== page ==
Stormont powersharing critics naive, says Finance Minister

By Michael McHugh, PA

Critics who expect Stormont powersharing to work without dispute are naive, the finance minister said.

Differences between the DUP and Sinn Fein over testing for coronavirus were aired in the Assembly on Tuesday.

Sinn Fein has consistently pressed for more widespread checks over many weeks, and criticised the decision to halt most contact tracing earlier in the pandemic.

Efforts are being ramped up at present after the peak of infection passed, and Conor Murphy said the shared aim of ministers in Northern Ireland was to save lives and livelihoods.

He said: "Our arguments in the executive over this have been about policy matters."

He said they involved huge challenges which nobody had envisaged the executive would have to face when they restored powersharing in January.

"To expect that a five-party coalition would embrace these issues without any disputes amongst us was probably naive.

"I have a very strong working relationship with Robin."

He addressed a joint news conference with health minister Robin Swann on Tuesday at Stormont.

Earlier in the pandemic, Sinn Fein's deputy first minister Michelle O'Neill criticised Mr Swann for being too slow to begin testing.

They also aired differences over support being provided by the British Army.

Mr Murphy said: "We were in a significantly challenging political atmosphere with the ongoing effects of austerity, with Brexit, with the five-party coalition, with the shortened timeframe in terms of getting matters resolved - all those challenges faced us and this pandemic came along."

Mr Murphy said he had worked closely with the health minister on managing their response to the crisis.

"Our shared priority is to protect lives and livelihoods."

He blamed Tory austerity for helping to run down the health service and said future implications would be very challenging.

"I hope it prompts a rethinking in London and Dublin."

He maintained there was an excellent level of co-operation across the Irish border but said clarity was key.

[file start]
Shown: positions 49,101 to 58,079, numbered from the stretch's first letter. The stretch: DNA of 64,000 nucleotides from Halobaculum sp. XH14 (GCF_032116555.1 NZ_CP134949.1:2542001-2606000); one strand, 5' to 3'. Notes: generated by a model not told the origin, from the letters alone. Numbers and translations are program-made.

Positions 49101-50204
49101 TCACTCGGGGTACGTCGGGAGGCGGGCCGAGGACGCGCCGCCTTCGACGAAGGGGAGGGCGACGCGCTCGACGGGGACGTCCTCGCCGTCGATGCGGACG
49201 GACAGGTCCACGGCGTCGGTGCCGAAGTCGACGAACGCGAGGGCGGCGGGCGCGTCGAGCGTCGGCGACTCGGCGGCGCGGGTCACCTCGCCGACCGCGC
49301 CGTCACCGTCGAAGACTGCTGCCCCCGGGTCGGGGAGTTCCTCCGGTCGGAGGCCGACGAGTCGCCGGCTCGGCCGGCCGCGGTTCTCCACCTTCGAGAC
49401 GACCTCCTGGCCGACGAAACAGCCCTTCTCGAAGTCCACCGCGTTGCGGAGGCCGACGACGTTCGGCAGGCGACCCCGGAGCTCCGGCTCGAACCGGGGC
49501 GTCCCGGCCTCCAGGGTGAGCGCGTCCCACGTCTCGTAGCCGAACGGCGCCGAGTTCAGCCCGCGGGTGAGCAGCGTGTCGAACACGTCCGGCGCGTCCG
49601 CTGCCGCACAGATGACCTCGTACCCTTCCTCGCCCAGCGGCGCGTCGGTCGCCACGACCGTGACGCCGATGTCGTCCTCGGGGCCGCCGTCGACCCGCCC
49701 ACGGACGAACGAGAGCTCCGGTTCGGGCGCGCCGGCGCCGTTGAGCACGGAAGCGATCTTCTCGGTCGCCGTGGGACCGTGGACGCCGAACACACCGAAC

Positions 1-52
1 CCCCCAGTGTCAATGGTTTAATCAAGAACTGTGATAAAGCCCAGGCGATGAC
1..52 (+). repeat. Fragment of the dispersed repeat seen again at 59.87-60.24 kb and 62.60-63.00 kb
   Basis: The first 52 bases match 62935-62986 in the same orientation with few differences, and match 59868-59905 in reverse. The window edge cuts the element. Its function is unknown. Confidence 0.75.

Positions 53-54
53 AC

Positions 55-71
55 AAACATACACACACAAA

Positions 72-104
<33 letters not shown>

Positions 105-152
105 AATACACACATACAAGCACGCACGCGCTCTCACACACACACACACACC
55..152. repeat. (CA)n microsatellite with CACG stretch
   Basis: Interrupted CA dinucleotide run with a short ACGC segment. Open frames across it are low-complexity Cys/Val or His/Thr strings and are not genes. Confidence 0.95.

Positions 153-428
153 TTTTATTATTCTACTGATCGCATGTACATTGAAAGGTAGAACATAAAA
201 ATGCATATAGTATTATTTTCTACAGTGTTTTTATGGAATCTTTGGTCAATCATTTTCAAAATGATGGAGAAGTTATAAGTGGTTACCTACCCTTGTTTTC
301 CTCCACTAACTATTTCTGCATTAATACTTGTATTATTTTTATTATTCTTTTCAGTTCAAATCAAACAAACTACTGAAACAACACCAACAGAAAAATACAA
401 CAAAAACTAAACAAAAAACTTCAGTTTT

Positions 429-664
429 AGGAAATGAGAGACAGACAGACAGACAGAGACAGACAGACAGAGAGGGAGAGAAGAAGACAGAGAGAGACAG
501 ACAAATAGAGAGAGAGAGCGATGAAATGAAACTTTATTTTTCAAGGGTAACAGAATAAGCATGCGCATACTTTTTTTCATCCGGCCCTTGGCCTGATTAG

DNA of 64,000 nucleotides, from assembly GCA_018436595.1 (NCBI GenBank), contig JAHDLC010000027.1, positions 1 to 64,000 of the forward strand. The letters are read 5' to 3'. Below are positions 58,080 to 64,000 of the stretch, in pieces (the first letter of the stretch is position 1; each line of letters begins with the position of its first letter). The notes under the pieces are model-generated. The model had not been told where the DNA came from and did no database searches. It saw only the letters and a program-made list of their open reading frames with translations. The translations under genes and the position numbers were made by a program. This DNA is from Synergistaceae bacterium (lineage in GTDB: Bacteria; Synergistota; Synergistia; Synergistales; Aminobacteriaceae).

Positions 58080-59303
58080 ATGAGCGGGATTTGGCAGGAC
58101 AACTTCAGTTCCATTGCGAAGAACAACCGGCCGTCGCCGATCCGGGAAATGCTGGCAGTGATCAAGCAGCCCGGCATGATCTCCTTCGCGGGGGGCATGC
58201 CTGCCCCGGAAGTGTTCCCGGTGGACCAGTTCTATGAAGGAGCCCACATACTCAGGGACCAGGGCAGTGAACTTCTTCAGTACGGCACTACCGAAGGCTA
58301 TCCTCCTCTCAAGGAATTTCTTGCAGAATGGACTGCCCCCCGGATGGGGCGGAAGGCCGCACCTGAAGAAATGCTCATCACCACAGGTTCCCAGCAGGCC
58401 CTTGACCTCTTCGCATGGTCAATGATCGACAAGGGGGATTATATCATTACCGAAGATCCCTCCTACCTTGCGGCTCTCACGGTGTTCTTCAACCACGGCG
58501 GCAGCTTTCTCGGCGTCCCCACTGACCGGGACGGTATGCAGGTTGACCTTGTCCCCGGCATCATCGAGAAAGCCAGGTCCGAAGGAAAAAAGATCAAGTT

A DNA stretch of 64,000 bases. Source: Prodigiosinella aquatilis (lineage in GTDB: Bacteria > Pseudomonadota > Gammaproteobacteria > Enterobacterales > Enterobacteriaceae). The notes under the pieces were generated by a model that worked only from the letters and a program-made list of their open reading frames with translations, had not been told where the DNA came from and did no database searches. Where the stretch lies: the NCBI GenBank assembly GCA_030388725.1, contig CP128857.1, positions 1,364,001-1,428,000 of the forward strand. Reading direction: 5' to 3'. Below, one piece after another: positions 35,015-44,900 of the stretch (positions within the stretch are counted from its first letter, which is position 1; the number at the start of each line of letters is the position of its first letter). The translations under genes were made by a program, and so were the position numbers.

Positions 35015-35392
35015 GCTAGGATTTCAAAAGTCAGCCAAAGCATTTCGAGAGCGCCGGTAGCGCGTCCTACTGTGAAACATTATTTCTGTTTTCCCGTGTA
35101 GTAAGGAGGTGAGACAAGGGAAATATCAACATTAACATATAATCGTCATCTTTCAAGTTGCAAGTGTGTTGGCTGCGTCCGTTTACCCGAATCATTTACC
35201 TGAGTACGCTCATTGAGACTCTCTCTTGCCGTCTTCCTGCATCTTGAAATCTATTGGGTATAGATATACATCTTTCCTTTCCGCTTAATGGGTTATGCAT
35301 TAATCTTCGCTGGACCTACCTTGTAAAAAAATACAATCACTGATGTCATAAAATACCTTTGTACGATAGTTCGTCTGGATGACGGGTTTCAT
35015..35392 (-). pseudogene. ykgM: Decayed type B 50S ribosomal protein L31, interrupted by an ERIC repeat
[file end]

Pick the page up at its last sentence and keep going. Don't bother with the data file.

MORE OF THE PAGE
Mr Swann repeated his message that the NHS was in need of radical transformation and needed extra funding to do so.

He said health trusts had been asked to begin rebuilding services to cater for non-Covid-19 care.

For the foreseeable future it would be akin to running two health services alongside each other.

The minister added: "There can be no return to the way we were in December 2019."

Instead, he said, they should embrace innovative practices shown during the pandemic, like telephone consultation.

"We need to set our sights higher than a return to the old status quo, rebuilding gives us an opportunity."

He published a mental health action plan on Tuesday featuring "comprehensive" funding.

It included specialist perinatal mental health services, the development of managed care networks for child and adolescent mental health services and forensic mental health services.

There will be further support given to primary care in the community.

The initiative includes a dedicated Covid-19 plan which outlines the psychological wellbeing and mental health response.

The minister added: "The importance of this has been brought into sharp focus during these unprecedented times, when the mental health of the population is suffering as a result of the devastating impact of Covid-19."

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